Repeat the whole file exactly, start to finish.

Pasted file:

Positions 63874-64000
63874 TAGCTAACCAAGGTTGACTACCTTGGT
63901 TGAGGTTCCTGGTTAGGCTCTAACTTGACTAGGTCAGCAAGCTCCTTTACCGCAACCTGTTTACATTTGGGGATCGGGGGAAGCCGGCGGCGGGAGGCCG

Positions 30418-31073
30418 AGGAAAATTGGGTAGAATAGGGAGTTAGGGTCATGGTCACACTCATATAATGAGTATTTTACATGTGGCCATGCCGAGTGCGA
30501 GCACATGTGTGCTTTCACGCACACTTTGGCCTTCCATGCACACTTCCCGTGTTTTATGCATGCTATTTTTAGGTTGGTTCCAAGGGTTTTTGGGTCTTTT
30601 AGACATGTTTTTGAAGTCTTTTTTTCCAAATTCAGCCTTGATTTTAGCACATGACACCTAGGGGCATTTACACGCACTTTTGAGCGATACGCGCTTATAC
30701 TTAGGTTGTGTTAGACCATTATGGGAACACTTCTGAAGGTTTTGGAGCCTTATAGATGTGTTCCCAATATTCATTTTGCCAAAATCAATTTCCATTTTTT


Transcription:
Positions 63874-64000
63874 TAGCTAACCAAGGTTGACTACCTTGGT
63901 TGAGGTTCCTGGTTAGGCTCTAACTTGACTAGGTCAGCAAGCTCCTTTACCGCAACCTGTTTACATTTGGGGATCGGGGGAAGCCGGCGGCGGGAGGCCG

Positions 30418-31073
30418 AGGAAAATTGGGTAGAATAGGGAGTTAGGGTCATGGTCACACTCATATAATGAGTATTTTACATGTGGCCATGCCGAGTGCGA
30501 GCACATGTGTGCTTTCACGCACACTTTGGCCTTCCATGCACACTTCCCGTGTTTTATGCATGCTATTTTTAGGTTGGTTCCAAGGGTTTTTGGGTCTTTT
30601 AGACATGTTTTTGAAGTCTTTTTTTCCAAATTCAGCCTTGATTTTAGCACATGACACCTAGGGGCATTTACACGCACTTTTGAGCGATACGCGCTTATAC
30701 TTAGGTTGTGTTAGACCATTATGGGAACACTTCTGAAGGTTTTGGAGCCTTATAGATGTGTTCCCAATATTCATTTTGCCAAAATCAATTTCCATTTTTT